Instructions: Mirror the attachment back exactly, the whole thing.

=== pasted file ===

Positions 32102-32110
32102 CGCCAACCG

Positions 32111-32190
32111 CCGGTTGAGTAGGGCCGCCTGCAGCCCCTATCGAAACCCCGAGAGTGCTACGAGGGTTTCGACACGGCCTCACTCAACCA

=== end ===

Positions 32102-32110
32102 CGCCAACCG

Positions 32111-32190
32111 CCGGTTGAGTAGGGCCGCCTGCAGCCCCTATCGAAACCCCGAGAGTGCTACGAGGGTTTCGACACGGCCTCACTCAACCA